Google is replacing its original Google Home smart speaker with the $99 Nest Audio, available Oct. 15. The HomePod-esque fabric-covered tower has 50% more bass and 75% more volume than the original Google Home smart speaker first released in 2016.
Nest Audio joins Google’s puck-sized $50 Nest Mini in the company’s lineup of speakers powered by Google Assistant. It’s shaping up to be a year for new smart-speaker designs: Amazon just refreshed its $99 Echo with a spherical look. No word yet on whether Apple will soon update its aging HomePod.
With other midrange 5G phones available from other phone makers, and the latest iPhones due soon, IDC devices analyst Francisco Jeronimo expects the Pixel to become a harder sell for Google, even at the lower price. However, he expects the new Nest Audio speaker to become a top seller this holiday season. “We have seen very strong growth in the smart speaker space and Google has been catching up to Amazon,” he said.
Chromecast with Google TV
At its debut, the Chromecast was heralded as a great budget way to stream video from your phone to a TV. But streaming sticks from Roku and Amazon all but knocked it out of the running. Their advantage? Remote controls. This year, the Chromecast finally comes with a remote, which includes a dedicated button for Google Assistant voice search, as well as shortcuts to YouTube and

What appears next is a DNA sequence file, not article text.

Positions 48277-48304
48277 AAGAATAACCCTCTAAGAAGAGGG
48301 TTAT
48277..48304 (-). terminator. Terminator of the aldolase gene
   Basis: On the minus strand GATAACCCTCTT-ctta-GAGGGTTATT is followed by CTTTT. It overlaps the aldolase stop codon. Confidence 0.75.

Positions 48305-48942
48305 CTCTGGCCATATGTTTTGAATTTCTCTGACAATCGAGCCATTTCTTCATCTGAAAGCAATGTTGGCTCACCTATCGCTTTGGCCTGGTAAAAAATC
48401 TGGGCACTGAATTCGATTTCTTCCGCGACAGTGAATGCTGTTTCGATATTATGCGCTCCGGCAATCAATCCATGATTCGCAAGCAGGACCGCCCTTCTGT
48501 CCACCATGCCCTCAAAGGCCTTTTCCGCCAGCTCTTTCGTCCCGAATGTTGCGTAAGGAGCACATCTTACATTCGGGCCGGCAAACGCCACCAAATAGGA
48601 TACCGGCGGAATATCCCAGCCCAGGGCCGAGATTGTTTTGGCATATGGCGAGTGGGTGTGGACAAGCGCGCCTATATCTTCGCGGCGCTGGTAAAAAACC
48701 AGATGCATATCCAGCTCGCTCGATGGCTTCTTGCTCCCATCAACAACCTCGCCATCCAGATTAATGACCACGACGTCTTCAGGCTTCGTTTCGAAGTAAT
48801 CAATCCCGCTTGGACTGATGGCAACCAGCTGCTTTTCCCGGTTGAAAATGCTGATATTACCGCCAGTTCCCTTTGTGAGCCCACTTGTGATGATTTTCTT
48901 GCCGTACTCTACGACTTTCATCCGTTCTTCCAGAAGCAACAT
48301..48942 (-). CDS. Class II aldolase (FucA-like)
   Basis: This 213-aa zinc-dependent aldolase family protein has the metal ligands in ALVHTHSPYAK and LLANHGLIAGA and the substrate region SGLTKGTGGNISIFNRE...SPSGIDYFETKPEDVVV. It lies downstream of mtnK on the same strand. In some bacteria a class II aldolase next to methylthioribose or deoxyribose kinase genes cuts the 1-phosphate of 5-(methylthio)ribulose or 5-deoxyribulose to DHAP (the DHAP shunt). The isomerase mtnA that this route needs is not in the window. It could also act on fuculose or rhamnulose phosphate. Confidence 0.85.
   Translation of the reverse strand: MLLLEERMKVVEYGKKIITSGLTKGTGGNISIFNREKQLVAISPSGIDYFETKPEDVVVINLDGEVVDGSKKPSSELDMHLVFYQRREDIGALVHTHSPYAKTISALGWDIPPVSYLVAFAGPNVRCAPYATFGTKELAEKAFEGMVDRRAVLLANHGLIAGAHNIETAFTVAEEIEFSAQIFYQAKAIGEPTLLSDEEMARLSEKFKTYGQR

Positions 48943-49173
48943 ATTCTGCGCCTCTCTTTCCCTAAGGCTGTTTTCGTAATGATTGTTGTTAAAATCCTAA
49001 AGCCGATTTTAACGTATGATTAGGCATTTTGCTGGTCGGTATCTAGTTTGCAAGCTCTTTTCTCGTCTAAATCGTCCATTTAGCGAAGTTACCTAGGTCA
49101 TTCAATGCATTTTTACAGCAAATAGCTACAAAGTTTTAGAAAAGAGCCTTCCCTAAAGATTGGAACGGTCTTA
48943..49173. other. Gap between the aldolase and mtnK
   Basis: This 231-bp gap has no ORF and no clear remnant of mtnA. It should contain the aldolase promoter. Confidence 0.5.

The new Chromecast, still a pebble-shaped gadget that plugs into your TV’s HDMI port, can display video in up to 4K HDR at 60 frames per second. The new Chromecast costs $50 and is now available in the U.S. (and for preorder in other countries).
On screen, it gets a whole new Google TV interface, not to be confused with Android TV…or the Google TV that came before Android TV.
This updated design includes a personalized “For you” experience that pulls content from across your subscriptions and watch list items from Google Search. If you have a YouTube TV subscription, it also has a Live TV tab showing what’s currently playing. Integration with other TV providers is coming soon.
Google TV is now replacing the Google Play Movies & TV app on Android mobile devices and will be available on
and other Android TV OS hardware partners starting in 2021.